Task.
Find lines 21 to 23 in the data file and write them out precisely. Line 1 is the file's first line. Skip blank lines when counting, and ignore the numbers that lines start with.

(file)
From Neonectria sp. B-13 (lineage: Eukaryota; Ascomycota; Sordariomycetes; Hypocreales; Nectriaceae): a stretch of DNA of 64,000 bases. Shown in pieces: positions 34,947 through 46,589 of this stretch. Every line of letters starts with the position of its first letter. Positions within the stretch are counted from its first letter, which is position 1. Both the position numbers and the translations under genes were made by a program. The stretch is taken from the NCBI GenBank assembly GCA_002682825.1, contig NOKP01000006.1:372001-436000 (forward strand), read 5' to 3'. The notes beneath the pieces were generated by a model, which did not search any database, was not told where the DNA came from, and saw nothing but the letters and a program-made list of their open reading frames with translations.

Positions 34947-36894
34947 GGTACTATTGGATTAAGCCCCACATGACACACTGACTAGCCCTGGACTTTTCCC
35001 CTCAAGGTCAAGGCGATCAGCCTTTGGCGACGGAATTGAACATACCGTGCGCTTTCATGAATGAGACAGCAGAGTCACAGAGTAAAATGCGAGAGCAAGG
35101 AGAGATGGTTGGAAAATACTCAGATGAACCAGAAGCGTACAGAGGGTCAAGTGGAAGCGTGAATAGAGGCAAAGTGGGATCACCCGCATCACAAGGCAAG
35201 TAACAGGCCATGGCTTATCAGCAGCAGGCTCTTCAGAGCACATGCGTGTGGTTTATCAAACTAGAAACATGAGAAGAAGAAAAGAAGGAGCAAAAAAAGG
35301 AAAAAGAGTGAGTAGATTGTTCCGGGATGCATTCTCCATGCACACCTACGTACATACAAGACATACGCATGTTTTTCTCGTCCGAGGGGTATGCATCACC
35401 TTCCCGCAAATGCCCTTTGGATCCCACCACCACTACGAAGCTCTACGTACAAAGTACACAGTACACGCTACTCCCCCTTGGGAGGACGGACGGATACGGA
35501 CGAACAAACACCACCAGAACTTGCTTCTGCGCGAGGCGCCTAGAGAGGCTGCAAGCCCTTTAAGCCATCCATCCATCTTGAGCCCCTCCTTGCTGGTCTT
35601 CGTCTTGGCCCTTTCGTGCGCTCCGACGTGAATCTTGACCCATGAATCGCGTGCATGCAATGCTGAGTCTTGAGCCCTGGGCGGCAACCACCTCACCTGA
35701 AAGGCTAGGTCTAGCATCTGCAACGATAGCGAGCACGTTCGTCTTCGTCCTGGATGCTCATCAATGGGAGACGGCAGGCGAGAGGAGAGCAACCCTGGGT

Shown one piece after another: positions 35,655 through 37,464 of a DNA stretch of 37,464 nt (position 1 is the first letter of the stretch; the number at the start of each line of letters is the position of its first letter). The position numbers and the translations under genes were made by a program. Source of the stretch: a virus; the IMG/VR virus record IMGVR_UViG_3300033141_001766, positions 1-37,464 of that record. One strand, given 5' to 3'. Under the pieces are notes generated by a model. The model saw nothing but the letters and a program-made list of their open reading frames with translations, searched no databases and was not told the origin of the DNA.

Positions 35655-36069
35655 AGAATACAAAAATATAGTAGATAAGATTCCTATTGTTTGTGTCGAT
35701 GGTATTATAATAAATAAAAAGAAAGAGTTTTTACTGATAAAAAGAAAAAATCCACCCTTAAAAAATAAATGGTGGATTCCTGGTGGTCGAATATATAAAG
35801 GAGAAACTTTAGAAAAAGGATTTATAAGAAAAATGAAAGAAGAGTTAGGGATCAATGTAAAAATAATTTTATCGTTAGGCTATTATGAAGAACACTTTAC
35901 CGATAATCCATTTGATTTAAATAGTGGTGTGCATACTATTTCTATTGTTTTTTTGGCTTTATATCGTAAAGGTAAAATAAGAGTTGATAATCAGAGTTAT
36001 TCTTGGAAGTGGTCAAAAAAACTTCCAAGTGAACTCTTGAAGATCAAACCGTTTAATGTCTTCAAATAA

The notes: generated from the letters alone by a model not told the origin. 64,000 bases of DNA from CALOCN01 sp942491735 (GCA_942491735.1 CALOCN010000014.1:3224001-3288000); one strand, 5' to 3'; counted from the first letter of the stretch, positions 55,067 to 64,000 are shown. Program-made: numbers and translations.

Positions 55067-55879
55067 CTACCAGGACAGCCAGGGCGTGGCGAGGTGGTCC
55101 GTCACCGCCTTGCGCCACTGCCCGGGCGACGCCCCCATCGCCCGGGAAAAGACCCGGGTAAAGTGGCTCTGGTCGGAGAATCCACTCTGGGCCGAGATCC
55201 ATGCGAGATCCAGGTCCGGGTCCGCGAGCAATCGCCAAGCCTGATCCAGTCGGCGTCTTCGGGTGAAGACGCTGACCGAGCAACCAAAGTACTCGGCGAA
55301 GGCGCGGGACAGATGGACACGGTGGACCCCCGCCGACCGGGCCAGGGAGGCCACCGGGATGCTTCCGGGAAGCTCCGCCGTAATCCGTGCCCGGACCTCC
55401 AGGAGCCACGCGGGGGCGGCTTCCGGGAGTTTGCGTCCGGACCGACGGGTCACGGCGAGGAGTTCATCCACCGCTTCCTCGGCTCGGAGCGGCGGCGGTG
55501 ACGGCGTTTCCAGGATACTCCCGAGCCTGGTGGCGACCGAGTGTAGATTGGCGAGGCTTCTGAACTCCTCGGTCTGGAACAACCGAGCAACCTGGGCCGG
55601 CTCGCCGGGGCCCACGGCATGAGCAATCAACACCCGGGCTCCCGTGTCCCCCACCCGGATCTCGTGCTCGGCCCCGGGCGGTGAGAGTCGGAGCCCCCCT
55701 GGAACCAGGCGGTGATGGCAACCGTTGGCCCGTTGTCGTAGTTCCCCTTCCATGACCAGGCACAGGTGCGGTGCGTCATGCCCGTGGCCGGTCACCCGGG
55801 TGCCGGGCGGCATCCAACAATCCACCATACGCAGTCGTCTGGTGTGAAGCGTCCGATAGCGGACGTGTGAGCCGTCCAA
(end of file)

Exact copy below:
55067 CTACCAGGACAGCCAGGGCGTGGCGAGGTGGTCC
55101 GTCACCGCCTTGCGCCACTGCCCGGGCGACGCCCCCATCGCCCGGGAAAAGACCCGGGTAAAGTGGCTCTGGTCGGAGAATCCACTCTGGGCCGAGATCC
55201 ATGCGAGATCCAGGTCCGGGTCCGCGAGCAATCGCCAAGCCTGATCCAGTCGGCGTCTTCGGGTGAAGACGCTGACCGAGCAACCAAAGTACTCGGCGAA